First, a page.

Rightpet

Red-eared Slider

Overall satisfaction

5/5

Acquired: Other,
Pet store

Gender: N/A

Appearance

3/5

Health

4/5

ActivityLevel

3/5

Temperament

5/5

Easy to provide habitat

2/5

Easy to handle

4/5

Visibility

4/5

Easy to clean and maintain habitat

3/5

Easy to Feed

4/5

Easy to provide environmental needs

3/5

Smart critters with different presonalities

By

22000, Romania

Posted Sep 09, 2014

One crucial aspect before buying any turtle: make sure you get the right species. Too often I see people purchasing land turtles thinking they are freshwater turtles or the other way around. Remember, aquatics need their land area to dry off and sunbathe, while tortoises need a shallow water bowl to drink and soak (not swim).

There are several things to consider BEFORE buying a Red-Eared Slider (RES): First, depending on where you live, finding a herp vet can be very difficult, so that’s a very important aspect to consider before buying any reptile. Also, females can lay eggs even if they don’t mate, but the eggs won’t be fertile; my turtle used to lay up to 15 eggs per year, so that’s another factor to keep in mind.

Secondly, think of where you will keep them: in a glass tank or a plastic container? Either way, the tank has to be big enough to accommodate the turtle; a small tank will not prevent the turtle from growing, so it would be wise to buy a larger tank from the start (but don’t fill it with water, as hatchlings are not that strong and can drown).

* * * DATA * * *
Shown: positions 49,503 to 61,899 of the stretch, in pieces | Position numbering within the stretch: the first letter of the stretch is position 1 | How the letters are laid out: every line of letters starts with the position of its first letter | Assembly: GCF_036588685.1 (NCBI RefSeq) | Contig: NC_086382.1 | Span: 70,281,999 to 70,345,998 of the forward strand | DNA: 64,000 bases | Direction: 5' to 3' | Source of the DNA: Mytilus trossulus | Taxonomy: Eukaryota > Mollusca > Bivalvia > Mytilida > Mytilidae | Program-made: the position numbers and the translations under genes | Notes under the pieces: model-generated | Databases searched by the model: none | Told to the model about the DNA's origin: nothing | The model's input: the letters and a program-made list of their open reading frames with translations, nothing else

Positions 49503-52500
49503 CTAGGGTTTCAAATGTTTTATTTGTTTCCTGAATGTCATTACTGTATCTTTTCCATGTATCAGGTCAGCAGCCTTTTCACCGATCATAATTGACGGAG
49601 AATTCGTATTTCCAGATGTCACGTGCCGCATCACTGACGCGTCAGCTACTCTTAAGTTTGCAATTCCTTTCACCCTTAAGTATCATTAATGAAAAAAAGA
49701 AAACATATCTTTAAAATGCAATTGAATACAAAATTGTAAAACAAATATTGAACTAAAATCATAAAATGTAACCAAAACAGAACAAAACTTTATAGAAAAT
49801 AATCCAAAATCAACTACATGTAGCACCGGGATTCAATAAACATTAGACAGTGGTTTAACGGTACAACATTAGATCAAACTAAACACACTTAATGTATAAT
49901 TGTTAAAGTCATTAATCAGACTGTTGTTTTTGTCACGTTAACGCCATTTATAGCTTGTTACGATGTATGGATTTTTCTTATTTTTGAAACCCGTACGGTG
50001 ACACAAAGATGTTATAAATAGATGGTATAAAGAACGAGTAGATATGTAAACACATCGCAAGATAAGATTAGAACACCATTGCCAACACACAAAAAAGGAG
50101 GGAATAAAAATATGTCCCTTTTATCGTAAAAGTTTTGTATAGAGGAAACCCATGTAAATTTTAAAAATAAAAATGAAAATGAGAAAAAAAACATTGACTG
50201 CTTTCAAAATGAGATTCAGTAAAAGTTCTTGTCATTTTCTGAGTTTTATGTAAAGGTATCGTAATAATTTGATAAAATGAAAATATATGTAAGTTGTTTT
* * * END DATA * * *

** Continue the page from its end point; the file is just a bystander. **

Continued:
Next, sliders live long (20 years+), so be prepared for a long-term commitment that involves quite frequent water changes (yes, even with a filter installed), constantly buying UV and heat bulbs, as well as supplying a proper diet. Never use a desert UV bulb for a tropical species, as it can harm your turtle’s eyes and impair vision, and remember that the bulbs also need changing every 6 to 12 months (depending on the brand you buy); you will have to research a little a RES’ specific habitat and diet requirements.

Red-Eared Sliders are great for busy people – they go quietly about their business in their tanks all day long, and are somewhat low maintenance in that as long as you set up their tank properly it won’t be much of a hassle; on the other hand though the filters and the tank itself need to be cleansed thoroughly once in a while, and that can be quite time consuming.

Your relationship with your RES will be very different from the one with your cat or dog. Sliders can be quite interactive once you’ve earned their trust; they even know their name and make eye contact. These are beautiful and smart critters, and make great pets as long as there are no young children around.

One of the great things about turtles is that you can choose how involved you get – RES don’t require your constant attention, though keeping a close eye on them can help you spot any slight changes in their behavior in case they get sick. Getting involved emotionally is truly rewarding; it’s so much fun observing their different personalities – each RES is different; some are more laid-back and shy, others are more active, some dislike being handled, others love the attention.

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